Eli Lilly and Co reported lower-than-expected quarterly revenue on Thursday, hurt by disappointing sales of its cancer and diabetes drugs, and its shares fell more than 3 percent.
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Indianapolis-based Lilly, which is trying to regain its footing after three years of patent expirations on its biggest prescription drugs, on Tuesday agreed to buy Novartis' animal health unit for $5.4 billion to bolster its own fast-growing Elanco business for farm animals and pets.
Elanco sales rose 6 percent to $527 million in the first quarter, Lilly said on Thursday. That was slightly below Wall Street expectations.
The company's net earnings fell to $728 million, or 68 cents per share, from $1.55 billion, or $1.42 per share, a year earlier due to generic competition for its Cymbalta depression drug.
Excluding special items, Lilly earned 70 cents per share, matching the analysts' average estimate compiled by Thomson Reuters I/B/E/S.
Revenue fell 16 percent to $4.68 billion. Wall Street was expecting $4.8 billion.
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"Overall, (it) was not a great quarter," ISI Group analyst Mark Schoenebaum said in a research note. But he said investors were far more focused on promising new and experimental drugs that could revive Lilly's fortunes.
BMO Nesbitt Burns analyst Alex Arfaei said lower research spending and a tax benefit had enabled Lilly to meet its first-quarter profit forecast despite disappointing revenue.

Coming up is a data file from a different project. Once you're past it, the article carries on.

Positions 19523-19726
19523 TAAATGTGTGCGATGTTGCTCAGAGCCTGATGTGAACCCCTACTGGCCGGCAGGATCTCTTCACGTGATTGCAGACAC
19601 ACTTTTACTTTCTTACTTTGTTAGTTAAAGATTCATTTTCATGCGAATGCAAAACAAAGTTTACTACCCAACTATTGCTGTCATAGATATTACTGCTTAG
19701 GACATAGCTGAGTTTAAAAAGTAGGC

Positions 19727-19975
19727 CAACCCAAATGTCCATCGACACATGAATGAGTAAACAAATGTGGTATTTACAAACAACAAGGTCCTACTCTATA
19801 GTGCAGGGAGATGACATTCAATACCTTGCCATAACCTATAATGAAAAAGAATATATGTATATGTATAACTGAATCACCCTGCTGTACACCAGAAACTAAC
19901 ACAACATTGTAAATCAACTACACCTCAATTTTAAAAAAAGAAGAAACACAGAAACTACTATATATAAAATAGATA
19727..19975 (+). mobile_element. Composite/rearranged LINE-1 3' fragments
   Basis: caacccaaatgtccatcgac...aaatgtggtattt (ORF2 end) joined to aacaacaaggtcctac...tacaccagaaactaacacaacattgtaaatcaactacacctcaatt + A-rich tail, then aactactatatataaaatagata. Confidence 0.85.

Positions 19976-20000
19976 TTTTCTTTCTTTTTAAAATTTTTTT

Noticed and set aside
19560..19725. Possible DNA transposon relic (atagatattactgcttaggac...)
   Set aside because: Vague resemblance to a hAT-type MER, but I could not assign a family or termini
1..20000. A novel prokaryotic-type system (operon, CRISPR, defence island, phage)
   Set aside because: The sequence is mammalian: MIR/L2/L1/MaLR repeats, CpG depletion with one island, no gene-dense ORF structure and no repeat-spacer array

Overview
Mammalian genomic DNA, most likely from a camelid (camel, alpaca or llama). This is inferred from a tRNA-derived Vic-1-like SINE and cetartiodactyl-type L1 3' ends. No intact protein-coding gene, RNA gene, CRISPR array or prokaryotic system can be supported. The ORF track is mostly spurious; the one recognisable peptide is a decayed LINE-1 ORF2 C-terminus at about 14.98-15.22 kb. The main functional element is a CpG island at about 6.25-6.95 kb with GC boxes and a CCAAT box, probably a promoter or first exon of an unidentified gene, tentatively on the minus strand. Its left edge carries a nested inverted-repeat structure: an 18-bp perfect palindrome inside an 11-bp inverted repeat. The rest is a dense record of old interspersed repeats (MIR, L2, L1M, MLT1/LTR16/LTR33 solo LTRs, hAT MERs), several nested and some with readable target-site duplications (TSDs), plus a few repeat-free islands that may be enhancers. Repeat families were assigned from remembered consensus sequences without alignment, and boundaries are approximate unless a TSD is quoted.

"We believe the quarter reflects weakening core franchises," Arfaei said, adding that lower sales of drugs for diabetes, cancer, osteoporosis and other conditions increase the importance of Lilly's experimental drugs.
Lilly's sales and earnings have been badly hurt since late 2011, when its Zyprexa schizophrenia drug lost U.S. patent protection and was slammed by cheaper generics. Cymbalta, which had $5 billion in annual sales at its peak, began facing generics in December. And the company's Evista osteoporosis drug lost U.S. marketing exclusivity last month.
First-quarter sales of Cymbalta fell 64 percent to $478 million, while Evista's dropped 38 percent to $150 million.
Lilly is counting on new drug approvals to put its sales and earnings back on track. Among those approvals may be two new diabetes treatments later this year.
U.S. regulators on Monday approved the company's new Cyramza (ramucirumab) treatment for gastric cancer. Analysts expect the product to become a blockbuster brand, especially if it proves effective later against lung cancer.
Lilly is testing other cancer drugs, as well as treatments for Alzheimer's disease, arthritis and psoriasis.
Global sales of lung cancer drug Alimta rose 2 percent to $632 million. Sales of Humalog, a leading insulin brand, rose 3 percent to $650 million, while those of Humulin, another type of insulin, rose 1 percent to $316 million. But combined sales of the three products were about $50 million below expectations.
For all of 2014, Lilly said it still expected earnings of $2.72 to $2.80 per share, excluding items. It forecast full-year revenue of $19.4 billion to $20 billion, slightly above its prior outlook.
Shares of Lilly were down 3.3 percent at $57.59 on the New York Stock Exchange.